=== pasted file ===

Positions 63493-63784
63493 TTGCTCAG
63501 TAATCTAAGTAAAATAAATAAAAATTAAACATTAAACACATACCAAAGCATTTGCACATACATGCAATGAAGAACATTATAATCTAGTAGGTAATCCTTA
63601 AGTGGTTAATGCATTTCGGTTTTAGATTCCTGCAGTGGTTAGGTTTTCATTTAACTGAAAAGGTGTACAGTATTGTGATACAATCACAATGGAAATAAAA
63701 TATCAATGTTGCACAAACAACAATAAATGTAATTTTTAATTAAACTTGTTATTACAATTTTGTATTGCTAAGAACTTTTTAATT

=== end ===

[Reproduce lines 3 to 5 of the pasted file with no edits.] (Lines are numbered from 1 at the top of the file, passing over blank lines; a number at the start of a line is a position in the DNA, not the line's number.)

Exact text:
63501 TAATCTAAGTAAAATAAATAAAAATTAAACATTAAACACATACCAAAGCATTTGCACATACATGCAATGAAGAACATTATAATCTAGTAGGTAATCCTTA
63601 AGTGGTTAATGCATTTCGGTTTTAGATTCCTGCAGTGGTTAGGTTTTCATTTAACTGAAAAGGTGTACAGTATTGTGATACAATCACAATGGAAATAAAA
63701 TATCAATGTTGCACAAACAACAATAAATGTAATTTTTAATTAAACTTGTTATTACAATTTTGTATTGCTAAGAACTTTTTAATT